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I am supporting a Java messaging application that requires low latency (< 300 microseconds processing each message). However, our profiling shows that the Sun Java Virtual Machine runs slowly at first, and speeds up after the first 5,000 messages or so. The first 5,000 messages have latency of 1-4 milliseconds. After about the first 5,000, subsequent messages have ~250 microseconds latency, with occasional outliers.

It's generally understood that this is typical behavior for a Java application. However, from a business standpoint it's not acceptable to tell the customer that they have to wait for the JVM to "warm-up" before they see the performance they demand. The application needs to be "warmed-up" before the first customer message is processed

The JVM is Sun 1.6.0 update 4.

Ideas for overcoming this issue:

  1. JVM settings, such as -XX:CompileThreshold=
  2. Add a component to "warm-up" the application on startup, for example by sending "fake messages" through the application.
  3. Statically load application and JDK classes upon application startup, so that classes aren't loaded from JARs while processing customer messages.
  4. Some utility or Java agent that accomplishes either or both of the above two ideas, so that I don't have to re-invent the wheel.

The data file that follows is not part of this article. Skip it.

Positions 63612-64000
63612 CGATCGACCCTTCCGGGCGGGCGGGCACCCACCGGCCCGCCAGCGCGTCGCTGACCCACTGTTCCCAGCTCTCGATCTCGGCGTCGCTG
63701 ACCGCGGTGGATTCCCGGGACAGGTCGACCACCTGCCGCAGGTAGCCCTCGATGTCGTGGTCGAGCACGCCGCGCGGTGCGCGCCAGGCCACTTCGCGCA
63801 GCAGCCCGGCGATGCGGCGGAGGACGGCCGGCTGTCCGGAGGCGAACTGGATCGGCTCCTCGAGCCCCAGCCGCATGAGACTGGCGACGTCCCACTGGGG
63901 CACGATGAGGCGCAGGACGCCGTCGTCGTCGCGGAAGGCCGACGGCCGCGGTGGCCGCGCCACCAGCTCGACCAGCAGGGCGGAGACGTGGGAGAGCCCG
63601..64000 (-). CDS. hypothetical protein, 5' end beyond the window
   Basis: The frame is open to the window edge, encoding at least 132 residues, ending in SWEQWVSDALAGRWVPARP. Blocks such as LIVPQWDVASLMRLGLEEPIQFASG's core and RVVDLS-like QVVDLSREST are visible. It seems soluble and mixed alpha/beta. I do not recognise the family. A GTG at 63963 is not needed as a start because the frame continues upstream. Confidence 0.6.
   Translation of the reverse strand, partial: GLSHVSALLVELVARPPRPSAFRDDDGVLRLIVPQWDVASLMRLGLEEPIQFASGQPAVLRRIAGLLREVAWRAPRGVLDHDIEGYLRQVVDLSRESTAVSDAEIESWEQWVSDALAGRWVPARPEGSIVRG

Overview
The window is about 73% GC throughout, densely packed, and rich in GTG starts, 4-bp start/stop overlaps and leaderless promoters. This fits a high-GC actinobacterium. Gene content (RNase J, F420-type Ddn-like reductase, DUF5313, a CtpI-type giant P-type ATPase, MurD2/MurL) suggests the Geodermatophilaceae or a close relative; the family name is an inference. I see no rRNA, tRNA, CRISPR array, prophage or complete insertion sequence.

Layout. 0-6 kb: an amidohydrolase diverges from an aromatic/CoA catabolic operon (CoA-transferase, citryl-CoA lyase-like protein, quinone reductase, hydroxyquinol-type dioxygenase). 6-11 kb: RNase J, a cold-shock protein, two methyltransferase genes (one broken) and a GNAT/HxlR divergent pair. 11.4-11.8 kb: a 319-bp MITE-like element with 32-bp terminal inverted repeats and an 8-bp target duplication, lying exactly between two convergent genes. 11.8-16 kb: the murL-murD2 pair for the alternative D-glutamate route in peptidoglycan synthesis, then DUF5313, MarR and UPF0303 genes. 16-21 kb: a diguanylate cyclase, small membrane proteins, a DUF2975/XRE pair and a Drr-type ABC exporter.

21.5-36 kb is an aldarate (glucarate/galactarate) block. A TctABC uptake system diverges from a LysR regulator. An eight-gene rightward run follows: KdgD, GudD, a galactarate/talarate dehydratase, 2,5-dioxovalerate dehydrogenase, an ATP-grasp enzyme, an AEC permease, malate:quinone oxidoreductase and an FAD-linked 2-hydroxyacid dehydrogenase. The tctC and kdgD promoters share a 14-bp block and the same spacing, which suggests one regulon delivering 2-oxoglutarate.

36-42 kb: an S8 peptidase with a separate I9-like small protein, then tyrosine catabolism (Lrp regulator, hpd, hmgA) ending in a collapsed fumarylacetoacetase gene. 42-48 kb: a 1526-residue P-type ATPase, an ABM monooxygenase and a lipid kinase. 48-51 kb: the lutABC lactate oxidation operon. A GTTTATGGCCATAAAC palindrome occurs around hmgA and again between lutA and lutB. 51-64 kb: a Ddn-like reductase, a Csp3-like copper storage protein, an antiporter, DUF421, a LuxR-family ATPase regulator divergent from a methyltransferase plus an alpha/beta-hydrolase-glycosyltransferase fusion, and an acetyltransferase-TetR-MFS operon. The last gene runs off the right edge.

NOTE: Obviously for this solution I'm looking at all factors, including chip arch, disk type and configuration and OS settings. However, for this question I want to focus on what can be done to optimize the Java application and minimize "warm up" time.

share|improve this question
I think you'd better look at the underlying cause of this initial delay. Profiling tools might help. – Thomas Sep 26 '09 at 18:34
Send 5000 fake messages to the server as part of the installation and start-up procedure. – Zed Sep 26 '09 at 18:39
5000 fake messages (even if it were a good idea) sounds like it would add 5 to 20 seconds to the app's startup time. – Robert Harvey Sep 26 '09 at 18:43
I like idea 3, if that's what is really causing the latency. – Robert Harvey Sep 26 '09 at 18:45
Have you tried using an alternative JVM to the Sun JRE? I've seen 20-30% speed-ups with a quicker warm-up time using BEA JRockit on Windows machines. – Trevor Tippins Sep 26 '09 at 18:52
up vote 18 down vote accepted

"Warm-up" in Java is generally about two things:

(1): Lazy class loading: This can be work around by force it to load.